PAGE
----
Dressing to impress

Graduate Fashion Week, which begins on Sunday, is the highlight of the year for Britain's wannabe designers. It's where they hope to be discovered - or find a job
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The Independent Online

The designer Jeff Banks remembers how Graduate Fashion Week began in 1991. He received a letter from Roy Peach, now the fashion course-leader at the London College of Fashion, who was then teaching at Brighton Polytechnic.

The designer Jeff Banks remembers how Graduate Fashion Week began in 1991. He received a letter from Roy Peach, now the fashion course-leader at the London College of Fashion, who was then teaching at Brighton Polytechnic.

"He said it was unfair that people in the industry couldn't be bothered to come and see the Brighton students' work - and they were only 50 miles form London," Banks says. "I got another letter from Newcastle Poly and one from Vanessa Denza, of Denza International [the recruitment agency] saying exactly the same thing."

At the time, Banks was working on a big fashion show sponsored by the vodka company Smirnoff at the Islington Design Centre. He discovered that Smirnoff was interested in doing something for young people. Banks struck a deal with the company that it would let the students use its catwalk after the spiffy show was over. And that is how it started.

Fourteen years on, Graduate Fashion Week, which opens on Sunday, has grown hugely. The polytechnics are now universities, the venue is the Battersea Park arena and at the moment the event is sponsored by River Island, the fashion store. Moreover, there are now many more fashion students, so only the best can show their collections.

"In a student's calendar, it's become the thing to do," Banks says. "It's amazing for those who can show their work. But it's disappointing that only 25 students from each college are able to do that, especially when they have run up debts at the end of their degrees and are on the cusp of their creativity."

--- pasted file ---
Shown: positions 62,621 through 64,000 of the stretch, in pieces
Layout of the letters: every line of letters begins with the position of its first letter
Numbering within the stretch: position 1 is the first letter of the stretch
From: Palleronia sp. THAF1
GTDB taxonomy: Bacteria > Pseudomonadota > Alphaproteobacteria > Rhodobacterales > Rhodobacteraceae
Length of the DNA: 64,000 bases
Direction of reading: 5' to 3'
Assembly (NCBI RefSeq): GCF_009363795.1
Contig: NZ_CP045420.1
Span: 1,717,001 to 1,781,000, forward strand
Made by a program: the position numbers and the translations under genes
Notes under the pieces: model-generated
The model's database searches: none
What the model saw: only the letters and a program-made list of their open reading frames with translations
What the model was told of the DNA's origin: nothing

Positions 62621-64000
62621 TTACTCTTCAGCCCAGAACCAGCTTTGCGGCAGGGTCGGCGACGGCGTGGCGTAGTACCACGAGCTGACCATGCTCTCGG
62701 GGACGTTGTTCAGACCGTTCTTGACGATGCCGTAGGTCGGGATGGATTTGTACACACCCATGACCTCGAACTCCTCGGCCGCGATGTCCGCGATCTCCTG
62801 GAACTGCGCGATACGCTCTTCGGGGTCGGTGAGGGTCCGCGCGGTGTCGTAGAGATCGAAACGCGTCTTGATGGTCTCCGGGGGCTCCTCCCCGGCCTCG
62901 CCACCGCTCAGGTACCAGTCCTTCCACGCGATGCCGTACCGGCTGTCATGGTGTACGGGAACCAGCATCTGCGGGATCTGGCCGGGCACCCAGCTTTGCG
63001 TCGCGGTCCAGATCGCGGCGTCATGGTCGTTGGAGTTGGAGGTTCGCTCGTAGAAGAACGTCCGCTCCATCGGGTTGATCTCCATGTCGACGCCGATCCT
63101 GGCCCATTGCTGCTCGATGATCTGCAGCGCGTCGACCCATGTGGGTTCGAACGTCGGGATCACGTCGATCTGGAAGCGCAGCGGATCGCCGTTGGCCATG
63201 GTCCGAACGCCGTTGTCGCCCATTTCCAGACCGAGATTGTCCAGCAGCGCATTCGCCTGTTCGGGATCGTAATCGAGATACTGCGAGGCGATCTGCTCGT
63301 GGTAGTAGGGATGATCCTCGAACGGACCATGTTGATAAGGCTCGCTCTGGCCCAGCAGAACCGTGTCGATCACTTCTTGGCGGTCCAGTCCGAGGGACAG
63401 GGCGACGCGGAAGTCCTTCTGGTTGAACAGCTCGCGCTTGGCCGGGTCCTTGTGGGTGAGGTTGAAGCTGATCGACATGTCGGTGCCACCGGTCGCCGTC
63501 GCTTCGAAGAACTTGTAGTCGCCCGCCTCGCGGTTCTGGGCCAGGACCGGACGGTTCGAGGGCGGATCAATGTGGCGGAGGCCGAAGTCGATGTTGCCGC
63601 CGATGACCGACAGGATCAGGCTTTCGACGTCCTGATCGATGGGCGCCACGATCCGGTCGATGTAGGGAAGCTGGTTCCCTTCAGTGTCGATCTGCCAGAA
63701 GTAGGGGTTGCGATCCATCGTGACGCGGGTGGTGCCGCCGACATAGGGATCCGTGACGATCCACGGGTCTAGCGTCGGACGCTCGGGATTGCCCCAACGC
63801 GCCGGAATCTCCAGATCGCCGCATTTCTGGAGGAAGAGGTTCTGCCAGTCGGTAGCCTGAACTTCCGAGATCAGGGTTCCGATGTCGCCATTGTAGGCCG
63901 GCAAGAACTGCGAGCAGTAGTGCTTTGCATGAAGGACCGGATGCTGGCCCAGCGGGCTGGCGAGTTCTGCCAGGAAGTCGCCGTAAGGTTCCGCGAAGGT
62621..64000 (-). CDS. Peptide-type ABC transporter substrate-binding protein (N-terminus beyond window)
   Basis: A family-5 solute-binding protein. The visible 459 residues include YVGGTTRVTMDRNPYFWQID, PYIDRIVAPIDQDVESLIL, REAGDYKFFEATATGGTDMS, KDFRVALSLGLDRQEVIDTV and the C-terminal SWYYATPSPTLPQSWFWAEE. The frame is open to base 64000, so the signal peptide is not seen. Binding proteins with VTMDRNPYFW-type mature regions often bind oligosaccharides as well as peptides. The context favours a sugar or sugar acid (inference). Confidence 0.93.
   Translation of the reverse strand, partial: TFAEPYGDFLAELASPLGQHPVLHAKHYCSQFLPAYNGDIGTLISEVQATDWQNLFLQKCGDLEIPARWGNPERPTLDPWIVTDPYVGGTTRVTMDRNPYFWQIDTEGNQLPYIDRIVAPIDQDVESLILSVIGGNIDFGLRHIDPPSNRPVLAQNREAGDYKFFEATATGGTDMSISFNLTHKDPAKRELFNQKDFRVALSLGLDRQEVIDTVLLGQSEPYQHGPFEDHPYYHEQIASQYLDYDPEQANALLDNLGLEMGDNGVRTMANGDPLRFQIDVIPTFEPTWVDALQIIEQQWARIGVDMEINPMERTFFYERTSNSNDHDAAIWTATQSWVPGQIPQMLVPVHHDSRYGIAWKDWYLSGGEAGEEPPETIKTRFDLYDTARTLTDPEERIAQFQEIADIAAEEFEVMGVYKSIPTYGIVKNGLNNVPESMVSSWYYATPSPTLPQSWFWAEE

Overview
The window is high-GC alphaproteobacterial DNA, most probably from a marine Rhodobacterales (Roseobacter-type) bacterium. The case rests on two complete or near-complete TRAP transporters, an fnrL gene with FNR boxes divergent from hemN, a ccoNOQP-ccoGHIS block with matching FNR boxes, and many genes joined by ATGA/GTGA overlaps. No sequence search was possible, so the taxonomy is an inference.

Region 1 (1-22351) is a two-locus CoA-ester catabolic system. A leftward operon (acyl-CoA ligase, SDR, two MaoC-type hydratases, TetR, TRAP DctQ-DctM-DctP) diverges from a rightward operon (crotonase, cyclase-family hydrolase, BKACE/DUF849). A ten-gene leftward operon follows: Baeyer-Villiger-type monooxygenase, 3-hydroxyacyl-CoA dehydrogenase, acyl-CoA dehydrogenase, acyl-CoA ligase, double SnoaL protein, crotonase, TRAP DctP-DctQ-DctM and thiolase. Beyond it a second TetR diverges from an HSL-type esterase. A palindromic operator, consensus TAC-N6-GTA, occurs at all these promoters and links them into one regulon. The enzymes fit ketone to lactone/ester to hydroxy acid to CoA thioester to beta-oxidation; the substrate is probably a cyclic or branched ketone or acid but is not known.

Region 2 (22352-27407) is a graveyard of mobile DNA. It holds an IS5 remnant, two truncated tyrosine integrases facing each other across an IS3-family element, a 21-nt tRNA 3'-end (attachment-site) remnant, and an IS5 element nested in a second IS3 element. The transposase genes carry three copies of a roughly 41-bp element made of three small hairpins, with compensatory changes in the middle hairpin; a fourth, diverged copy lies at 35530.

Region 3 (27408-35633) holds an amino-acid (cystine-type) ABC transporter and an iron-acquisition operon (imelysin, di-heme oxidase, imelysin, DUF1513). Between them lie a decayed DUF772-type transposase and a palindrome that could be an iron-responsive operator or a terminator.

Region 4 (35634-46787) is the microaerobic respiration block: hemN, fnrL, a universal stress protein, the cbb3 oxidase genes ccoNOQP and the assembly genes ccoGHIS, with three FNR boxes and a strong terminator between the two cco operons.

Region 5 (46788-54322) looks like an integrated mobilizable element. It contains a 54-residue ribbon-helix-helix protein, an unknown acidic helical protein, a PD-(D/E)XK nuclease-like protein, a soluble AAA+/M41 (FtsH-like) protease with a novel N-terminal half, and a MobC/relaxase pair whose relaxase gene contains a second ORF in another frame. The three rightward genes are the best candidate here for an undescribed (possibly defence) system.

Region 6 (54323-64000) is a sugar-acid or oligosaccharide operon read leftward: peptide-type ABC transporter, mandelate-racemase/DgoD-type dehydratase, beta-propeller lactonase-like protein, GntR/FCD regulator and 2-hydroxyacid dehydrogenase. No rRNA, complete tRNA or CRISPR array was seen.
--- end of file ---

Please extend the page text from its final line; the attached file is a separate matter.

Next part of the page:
One leading college, Central St Martins, has dropped out of Graduate Fashion Week rather than disappoint its undergraduates, according to Banks. That's a shame, he says. Another university, Kingston, stayed out because one of its sponsors objects, Banks says. "Their prestige slips as a result. We would like them in."

But, for the rest, the week is the highlight of the year. "It's a wonderful showcase for graduating students from the good colleges," says Gillian Charles, programme leader for the BA in fashion at Middlesex University. "That has to be a good thing. It's a way of saying to whoever, 'Look, it's all here for you on a plate.'"

It gives students something really big to aim for in their final year, says Wendy Malam, head of the department of fashion, film and music at the University of Westminster. "They know that the media come, and the trade come, and they might be interviewed for a job. Last year, we had six students interviewed during the week. It gives kudos to the students, which is good for them."

For the colleges, it's a way to promote themselves. They get media coverage and are seen in the company of other good higher education institutions, all of which are busting their guts to do their best with the talent they have got. That has to be good for their reputations. "We teach our students to aspire to the very heights," says Gillian Charles. "Not everyone is going to get there, but I am a huge believer in pitching yourself as high as you can possibly go."

In addition, Graduate Fashion Week is a fantastic learning experience, according to Professor Maureen Wayman, pro-vice-chancellor and dean of the faculty of art and design at Manchester Metropolitan University. That's because students can look at the work of their peers from other universities and staff can see how the work of their students compares. "That has made a considerable difference to the working relationship that exists between each institution," Wayman says. "Of course we are competing, but at the same time we are also collaborating."

Most university fashion departments doubt whether they would be able to hold graduate shows on their own any longer. That is what used to happen before 1991. They would put on end-of-degree shows locally in their own towns and cities for people in the industry who were prepared to travel from London, or for local firms and media.

Fashion staffs are smaller in the universities now and the student groups are larger, which means that organising such events would be more difficult today.

Douglas Maclennan, final-year tutor for fashion at the University of Northumbria, remembers that he used to do seven shows over three days in Newcastle for the graduating students. Occasionally they would show in London.